word embedding example

Two different phrases in a simple word embedding

The ability to use a pre-trained thesaurus or word embedding – and to even quickly train your own – is what sets LexNLP and ContraxSuite apart from many other similar contract analytics and E-Discovery tools. Whereas most systems rely on exact phrase matching or might incorporate some stemming, they fall apart when confronted with more complex circumstances. When searching for the concept of a “purchase,” for example, results like “acquisition,” “transfer,” or “repurchase” should be found. Most tools, however, are clueless.

Let’s return to our example above. A straight-up search function that accounts for “contract” and “agreement” will return a large portion of documents that a user is looking for. A tool that uses word embedding, like LexNLP, will not only find these documents, but will also find documents even when the exact phrase isn’t used. In our example, what if our contract analytics software is missing phrases like “The parties to this lease”? We probably want those sentences found, even though they do not contain the words “contract” or “agreement”. When configured with an appropriate word embedding model, LexNLP can recognize the phrase “The parties to this lease” as equivalent to “The parties to this agreement.”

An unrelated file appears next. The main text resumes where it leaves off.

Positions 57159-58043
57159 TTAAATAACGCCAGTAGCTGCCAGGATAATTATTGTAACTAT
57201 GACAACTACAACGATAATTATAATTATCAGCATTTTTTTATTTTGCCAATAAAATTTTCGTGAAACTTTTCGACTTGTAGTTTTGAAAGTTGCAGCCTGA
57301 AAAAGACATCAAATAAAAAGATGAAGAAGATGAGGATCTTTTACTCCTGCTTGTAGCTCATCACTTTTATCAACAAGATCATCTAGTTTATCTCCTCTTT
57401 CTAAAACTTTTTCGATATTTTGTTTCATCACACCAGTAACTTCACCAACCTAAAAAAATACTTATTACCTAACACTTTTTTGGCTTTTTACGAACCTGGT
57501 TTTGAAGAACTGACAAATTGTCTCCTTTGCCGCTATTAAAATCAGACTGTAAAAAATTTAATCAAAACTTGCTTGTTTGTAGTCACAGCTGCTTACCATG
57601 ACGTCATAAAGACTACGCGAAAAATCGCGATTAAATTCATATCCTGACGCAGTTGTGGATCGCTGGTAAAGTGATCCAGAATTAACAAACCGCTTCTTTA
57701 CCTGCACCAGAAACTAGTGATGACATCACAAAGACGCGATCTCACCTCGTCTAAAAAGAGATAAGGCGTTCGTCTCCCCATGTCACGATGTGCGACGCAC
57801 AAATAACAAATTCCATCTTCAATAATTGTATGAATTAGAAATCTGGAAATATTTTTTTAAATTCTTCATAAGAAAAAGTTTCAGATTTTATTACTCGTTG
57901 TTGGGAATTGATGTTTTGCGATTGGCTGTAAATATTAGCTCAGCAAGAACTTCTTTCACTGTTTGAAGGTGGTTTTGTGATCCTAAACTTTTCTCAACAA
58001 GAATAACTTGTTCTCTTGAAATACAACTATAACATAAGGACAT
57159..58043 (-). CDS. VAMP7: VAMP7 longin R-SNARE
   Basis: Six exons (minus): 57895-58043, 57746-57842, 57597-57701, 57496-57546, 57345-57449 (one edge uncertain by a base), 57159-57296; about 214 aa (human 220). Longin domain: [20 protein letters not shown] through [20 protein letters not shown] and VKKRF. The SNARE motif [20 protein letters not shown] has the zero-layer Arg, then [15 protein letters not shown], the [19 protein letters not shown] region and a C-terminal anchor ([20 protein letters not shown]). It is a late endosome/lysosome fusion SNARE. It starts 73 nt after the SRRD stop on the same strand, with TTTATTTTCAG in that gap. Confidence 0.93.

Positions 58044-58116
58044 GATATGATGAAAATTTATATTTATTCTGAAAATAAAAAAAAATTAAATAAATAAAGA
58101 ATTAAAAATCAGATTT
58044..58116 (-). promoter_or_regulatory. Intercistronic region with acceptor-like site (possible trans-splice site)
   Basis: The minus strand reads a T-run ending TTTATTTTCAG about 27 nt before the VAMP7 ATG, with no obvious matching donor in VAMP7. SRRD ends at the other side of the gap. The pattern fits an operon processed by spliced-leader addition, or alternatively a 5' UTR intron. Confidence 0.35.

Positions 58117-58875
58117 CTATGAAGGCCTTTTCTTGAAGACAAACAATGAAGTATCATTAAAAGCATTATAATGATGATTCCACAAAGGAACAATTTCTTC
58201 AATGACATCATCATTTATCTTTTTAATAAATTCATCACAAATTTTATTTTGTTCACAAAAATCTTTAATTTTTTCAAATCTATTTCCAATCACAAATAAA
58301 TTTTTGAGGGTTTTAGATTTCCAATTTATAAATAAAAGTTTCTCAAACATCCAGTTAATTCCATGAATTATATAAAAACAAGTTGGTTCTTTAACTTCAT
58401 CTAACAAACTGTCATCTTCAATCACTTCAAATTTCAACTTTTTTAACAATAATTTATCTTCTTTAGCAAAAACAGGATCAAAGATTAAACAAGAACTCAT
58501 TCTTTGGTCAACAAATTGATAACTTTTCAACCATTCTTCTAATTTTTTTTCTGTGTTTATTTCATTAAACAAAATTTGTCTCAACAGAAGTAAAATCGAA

word embedding example

A word embedding model matching “lease” as a semantically similar concept

The concept of “lease” wasn’t expressly included in the search query, but because it is used in contexts similar to “contract” and “agreement”, LexNLP knows to incorporate it into the model and treat it accordingly.

word embedding example

Word embedding model successfully integrating “lease” as a concept related to “contract” and “agreement”

Trying to guess what words will be relevant and important is difficult. LexNLP lets a machine with a full map of word embedding associations do the heavy lifting.

Regular Expressions

Casting a wide net is an integral part of contract analytics and discovery, and newer technologies like word embedding are often useful. In many contexts, however, simpler patterns like those found in the phrase: